Mending the electoral system
IN recent times, events on the political scene have brought the PTI in the spotlight, both inside parliament and for happenings within the party. While the move by the MQM and the JUI-F to unseat the PTI's MNAs for their prolonged absence from parliament dangled on the party's head, raising political temperatures to new heights, wrangling within the PTI also surfaced, with some senior stalwarts spilling beans in the media.
They accused key office-holders, who enjoyed the confidence of the party chief, of acting like a qabza group and corrupt mafia. All these developments annoyed Imran Khan and he lashed out at those trying to unseat the party, as well as the dissidents within the PTI.
The wrangling campaign within the party was, incidentally, spearheaded by none other than its legal eagles, who were inexplicably kept out of the loop during the judicial commission's (JC) proceedings.
There are serious questions regarding the party's consultative process as Hamid Khan has now openly expressed serious reservations about the manner in which the JC's proceedings were handled by the PTI. His arguments seem reasonable. Probing organised rigging that takes place on the basis of a central plan through a judicial fiat was a non-starter from the word go.
These kinds of charges have political overtones and require a political solution, like for instance, the late Zulfikar Ali Bhutto agreeing to hold re-elections in 1977 in the wake of the bloody Pakistan National Alliance movement. His government was, however, toppled by General Ziaul Haq before the undertaking about the re-elections could materialise.
Despite being the most controversial elections in our history and there being recorded incidents of rigging at constituency level, there was no central plan for this since the manipulators did not need one, as they could meet their objectives at the constituency level. I recall a confessional statement by the then deputy commissioner of Kasur, who said that he was instrumental in rigging the elections, but denied the presence of any central plan or a grand design by the government in this regard. The gentleman, who was a senior officer in the civil service, voluntarily resigned after some time.
Every election in Pakistan has been marred with controversy, but it is only the 1990 election for which there was documented evidence of manipulation, when at the behest of General (retd) Mirza Aslam Beg, General (retd) Asad Durrani filled the coffers of IJI stalwarts with slush funds.
The only practical legal course to probe corrupt practices in elections is through individual petitions, as acts of omissions and commissions during the electoral process cannot be aggregated and extrapolated to the macro level.
Our Constitution clearly mandates the fairness of elections and unequivocally guards against corrupt practices. The JC's terms of reference (ToR) fell short of the constitutional requirement of probing into corrupt practices, a fact also pointed out in its report. This critical area was left outside the scope of the TORs.
The current crisis the PTI is undergoing is a sequel to the longest ever dharna staged in the country's history. According to its detractors, this resulted in lost foreign investment, brought the government to a standstill with calls of civil disobedience, whereas to the protagonists of the dharna, it catalysed the party cadres and resulted in political mobilisation.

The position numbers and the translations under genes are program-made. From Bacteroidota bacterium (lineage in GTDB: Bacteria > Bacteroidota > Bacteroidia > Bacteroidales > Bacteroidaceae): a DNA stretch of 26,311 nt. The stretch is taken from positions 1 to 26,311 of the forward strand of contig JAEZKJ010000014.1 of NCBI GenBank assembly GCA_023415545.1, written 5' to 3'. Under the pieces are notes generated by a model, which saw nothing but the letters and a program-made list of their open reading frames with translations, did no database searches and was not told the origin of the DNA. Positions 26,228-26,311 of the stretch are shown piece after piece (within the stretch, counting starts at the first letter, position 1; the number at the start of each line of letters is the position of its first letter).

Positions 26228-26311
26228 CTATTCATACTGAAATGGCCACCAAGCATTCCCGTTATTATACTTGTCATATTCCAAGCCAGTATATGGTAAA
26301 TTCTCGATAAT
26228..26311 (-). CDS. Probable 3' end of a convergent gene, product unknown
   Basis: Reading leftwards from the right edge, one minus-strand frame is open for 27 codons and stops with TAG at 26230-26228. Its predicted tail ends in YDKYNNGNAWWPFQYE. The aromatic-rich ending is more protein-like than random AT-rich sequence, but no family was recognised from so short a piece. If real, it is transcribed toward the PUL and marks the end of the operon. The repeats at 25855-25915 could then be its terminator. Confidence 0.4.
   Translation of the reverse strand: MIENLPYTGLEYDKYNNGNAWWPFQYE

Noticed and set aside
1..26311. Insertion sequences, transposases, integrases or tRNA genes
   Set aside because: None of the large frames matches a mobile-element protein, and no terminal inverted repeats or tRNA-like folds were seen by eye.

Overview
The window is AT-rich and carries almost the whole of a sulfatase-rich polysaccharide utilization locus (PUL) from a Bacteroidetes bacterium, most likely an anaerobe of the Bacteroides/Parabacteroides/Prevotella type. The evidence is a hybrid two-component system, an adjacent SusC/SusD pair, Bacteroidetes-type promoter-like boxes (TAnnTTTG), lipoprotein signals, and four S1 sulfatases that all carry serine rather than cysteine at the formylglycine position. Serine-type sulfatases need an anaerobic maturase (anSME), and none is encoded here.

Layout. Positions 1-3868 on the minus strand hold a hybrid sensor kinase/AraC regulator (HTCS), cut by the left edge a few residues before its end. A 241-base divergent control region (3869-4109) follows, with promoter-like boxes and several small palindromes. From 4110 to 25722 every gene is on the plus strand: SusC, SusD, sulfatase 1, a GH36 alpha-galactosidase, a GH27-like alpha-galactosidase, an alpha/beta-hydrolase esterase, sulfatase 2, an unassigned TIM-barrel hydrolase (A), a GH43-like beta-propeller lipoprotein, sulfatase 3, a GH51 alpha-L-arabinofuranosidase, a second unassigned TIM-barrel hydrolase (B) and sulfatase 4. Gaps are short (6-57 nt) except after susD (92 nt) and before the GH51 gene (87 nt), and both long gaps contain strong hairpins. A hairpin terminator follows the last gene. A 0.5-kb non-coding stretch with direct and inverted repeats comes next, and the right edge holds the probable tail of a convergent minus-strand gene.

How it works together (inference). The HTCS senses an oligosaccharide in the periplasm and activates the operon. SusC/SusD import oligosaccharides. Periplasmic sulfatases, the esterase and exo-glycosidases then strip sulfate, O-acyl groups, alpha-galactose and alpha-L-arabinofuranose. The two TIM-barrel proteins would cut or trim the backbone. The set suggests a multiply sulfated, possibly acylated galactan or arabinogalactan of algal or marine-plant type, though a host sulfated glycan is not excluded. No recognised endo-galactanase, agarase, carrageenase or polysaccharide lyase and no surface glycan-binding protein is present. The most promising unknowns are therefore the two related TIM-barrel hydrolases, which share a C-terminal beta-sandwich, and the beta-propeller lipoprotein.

It has now, however, emerged as a move that has to be critically analysed from all angles. Great responsibility now rests on all political parties to get their act together and move towards laying the basis for fair and transparent elections. The exercise needs a credible institutional framework.
The parliamentary committee on electoral reforms is mulling over the sub- ject. Gleanings from the press reveal that the committee's main thrust so far has been on modernising the processes, bringing in more transparency, and improving timelines by introducing electronic voting machines. Such moves will certainly revolutionise the system and save the country from controversies and other nagging issues. There is, however, a need to launch a pilot project to test the results of all changes that the committee might propose.
The system recommended by the committee should only be made fully operational after critical feedback.
The Election Commission of Pakistan (ECP) had to bear the major brunt of the electoral controversies. It had to face criticism for the failures of the temporary staff drawn for election duties from different federal and provincial departments.
This kind of assorted staff can never really gel well to form a coherent system that could perform a massive task of an exceptional nature. I have been arguing for the raising of a permanent election reserve staff, its members having been identified at least a year prior to the general elections. The exercise should look at the credentials, and administrative and managerial skills and abilities of the persons who would be taking decisions under pressure.
This corps, once selected, should be imparted intensive training with regard to electoral management through a phased programme. Staff selected should be well-incentivised.
It should get special pay and allowances during the training and while on election duty, rather than being given a daily allowance, which is usually quite low. The training period, spread over different time slots, should be of at least an eight-week duration in total, with follow-up sessions consisting of simulation exercises.